Morris’s goal, as stated, is clear—to elucidate our biological limitations. Yet throughout the book, he tends to vacillate between knocking humans down from their “grandiose ideas and . . . lofty self-conceits” and lifting them up as prototypes of evolutionary success. At times, in exchange for a theological anthropocentric view, Morris substitutes fitness as a measure of a creature’s rank on the Great Chain of Being. This latter tendency is inherent in Morris’s teleological account of evolution—many of his hypotheses are posited as though certain adaptations were devised as solutions to some kind of problem. Thus, he writes things like, “As the battle was to be won by brain rather than brawn, some kind of dramatic evolutionary step had to be taken to greatly increase his brain power.” Or, “The males had to be sure that their females were going to be faithful to them when they left them alone to go hunting. So the females had to develop a pairing tendency.” This isn’t actually how evolution works; see Wikipedia for details.

Unfortunately, this misunderstanding leads him to imply in a lot of cases that certain creatures are more highly evolved than others. Perhaps the clearest manifestation of this mistaken view of evolution, and the aspect of the book that’s most worthy of criticism, is in Morris’s ranking of human cultures in terms of evolutionary fitness. Most of Morris’s hypothesizing is derived from research conducted on whiteys from Western Europe and North America:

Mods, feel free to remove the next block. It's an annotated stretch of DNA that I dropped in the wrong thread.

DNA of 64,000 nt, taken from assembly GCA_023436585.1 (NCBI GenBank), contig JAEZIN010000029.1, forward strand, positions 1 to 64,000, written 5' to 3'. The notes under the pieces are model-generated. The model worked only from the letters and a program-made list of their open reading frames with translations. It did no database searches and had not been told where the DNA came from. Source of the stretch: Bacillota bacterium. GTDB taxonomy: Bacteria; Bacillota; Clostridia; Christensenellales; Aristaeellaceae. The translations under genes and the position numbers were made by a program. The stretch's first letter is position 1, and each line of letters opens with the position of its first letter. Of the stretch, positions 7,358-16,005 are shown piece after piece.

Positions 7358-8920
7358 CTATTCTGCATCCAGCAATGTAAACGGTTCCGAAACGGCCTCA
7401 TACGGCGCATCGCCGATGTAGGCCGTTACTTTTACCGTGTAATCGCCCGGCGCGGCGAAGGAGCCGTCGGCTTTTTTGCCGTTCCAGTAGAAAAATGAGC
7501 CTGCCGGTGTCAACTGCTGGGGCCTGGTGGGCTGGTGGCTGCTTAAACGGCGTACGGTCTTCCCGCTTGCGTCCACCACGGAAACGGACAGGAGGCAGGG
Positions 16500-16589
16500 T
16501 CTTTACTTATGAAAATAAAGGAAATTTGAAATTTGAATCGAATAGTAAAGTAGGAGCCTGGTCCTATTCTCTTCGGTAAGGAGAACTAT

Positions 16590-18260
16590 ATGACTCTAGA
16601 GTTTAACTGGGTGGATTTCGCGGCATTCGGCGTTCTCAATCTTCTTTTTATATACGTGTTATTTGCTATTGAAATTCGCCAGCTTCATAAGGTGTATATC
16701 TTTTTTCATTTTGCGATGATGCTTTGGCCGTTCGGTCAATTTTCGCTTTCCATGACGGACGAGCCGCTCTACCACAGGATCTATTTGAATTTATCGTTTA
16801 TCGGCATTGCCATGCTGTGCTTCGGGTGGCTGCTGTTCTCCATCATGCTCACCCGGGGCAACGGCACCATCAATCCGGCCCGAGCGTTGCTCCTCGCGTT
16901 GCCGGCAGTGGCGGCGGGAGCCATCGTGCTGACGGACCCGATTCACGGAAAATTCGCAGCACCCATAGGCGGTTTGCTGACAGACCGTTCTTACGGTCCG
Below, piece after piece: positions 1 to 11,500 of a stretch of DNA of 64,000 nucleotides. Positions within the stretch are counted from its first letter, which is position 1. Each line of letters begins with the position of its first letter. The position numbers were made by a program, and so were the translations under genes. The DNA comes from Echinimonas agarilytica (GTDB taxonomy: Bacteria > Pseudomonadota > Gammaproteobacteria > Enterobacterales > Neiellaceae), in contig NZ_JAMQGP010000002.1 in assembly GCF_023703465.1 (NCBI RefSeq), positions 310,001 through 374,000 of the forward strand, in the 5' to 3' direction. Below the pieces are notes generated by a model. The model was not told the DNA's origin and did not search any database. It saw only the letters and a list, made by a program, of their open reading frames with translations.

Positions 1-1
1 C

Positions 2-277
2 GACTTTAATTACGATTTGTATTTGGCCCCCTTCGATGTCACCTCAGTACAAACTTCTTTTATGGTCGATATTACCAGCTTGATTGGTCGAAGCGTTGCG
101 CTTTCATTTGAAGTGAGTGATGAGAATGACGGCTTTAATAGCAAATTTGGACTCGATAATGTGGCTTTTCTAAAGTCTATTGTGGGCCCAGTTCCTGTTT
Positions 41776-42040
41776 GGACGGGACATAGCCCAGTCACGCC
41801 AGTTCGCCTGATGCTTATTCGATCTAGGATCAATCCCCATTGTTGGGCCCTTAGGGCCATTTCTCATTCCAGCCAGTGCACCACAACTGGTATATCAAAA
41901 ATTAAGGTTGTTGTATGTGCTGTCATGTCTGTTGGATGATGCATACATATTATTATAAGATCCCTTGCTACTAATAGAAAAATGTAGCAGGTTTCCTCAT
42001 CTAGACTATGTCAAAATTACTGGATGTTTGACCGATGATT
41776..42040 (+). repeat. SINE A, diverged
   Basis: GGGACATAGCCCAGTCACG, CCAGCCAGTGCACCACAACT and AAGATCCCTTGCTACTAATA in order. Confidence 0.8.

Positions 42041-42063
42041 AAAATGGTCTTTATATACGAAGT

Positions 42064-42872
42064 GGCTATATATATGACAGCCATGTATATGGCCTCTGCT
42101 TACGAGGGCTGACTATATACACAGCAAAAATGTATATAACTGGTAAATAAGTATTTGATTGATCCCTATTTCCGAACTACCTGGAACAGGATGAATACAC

Most of the detailed information we have available stems from a number of painstaking studies carried out in recent years in North America and based largely on that culture. Fortunately it is biologically a very large and successful culture and can, without undue fear of distortion, be taken as representative of the modern naked ape.

Note the appeal to biological success: white people are numerous and powerful, and therefore they are the purest manifestation of the naked ape’s evolutionary goals. Nevermind that when the book was written, North Americans constituted just 220 million out of 3.5 billion people on earth. Morris justifies this leap of faith by characterizing other, non-white cultures as backward failures:

The earlier anthropologists rushed off to all kinds of unlikely corners of the world in order to unravel the basic truth about our nature, scattering to remote cultural backwaters so atypical and unsuccessful that they are nearly extinct . . . . The work done by these investigators was, of course, extremely interesting and most valuable in showing us what can happen when a group of naked apes becomes side-tracked into a cultural blind alley . . . . The simple tribal groups that are living today are not primitive, they are stultified.

And later:

Only if a culture becomes too rigid as a result of its slavery to imitative repitition, or too daring and rashly exploratory, will it flounder . . . . We can see plenty of examples of the too rigid and too rash cultures around the world today. The small, backward societies, completely dominated by their heavy burden of taboos and ancient customs, are cases of the former. The same societies, when converted and ‘aided’ by advanced cultures, rapidly become examples of the latter.

I might note that two of the worlds biggest religions, Christianity and Islam, are burdened with taboos and customs, and they constituted about half the people on earth when this book was written. Clearly his regard of the cultural East and economic South is so low that he can write them all off—two or three million people in Africa, a couple billion Asians, about two hundred million Central and South Americans—as being no more typical than the people of Papua New Guinea. This isn’t necessarily an impediment to Morris’s worldview, though, because culturally sophisticated, relatively wealthy white scientists like himself are even purer expressions of evolutionary destiny: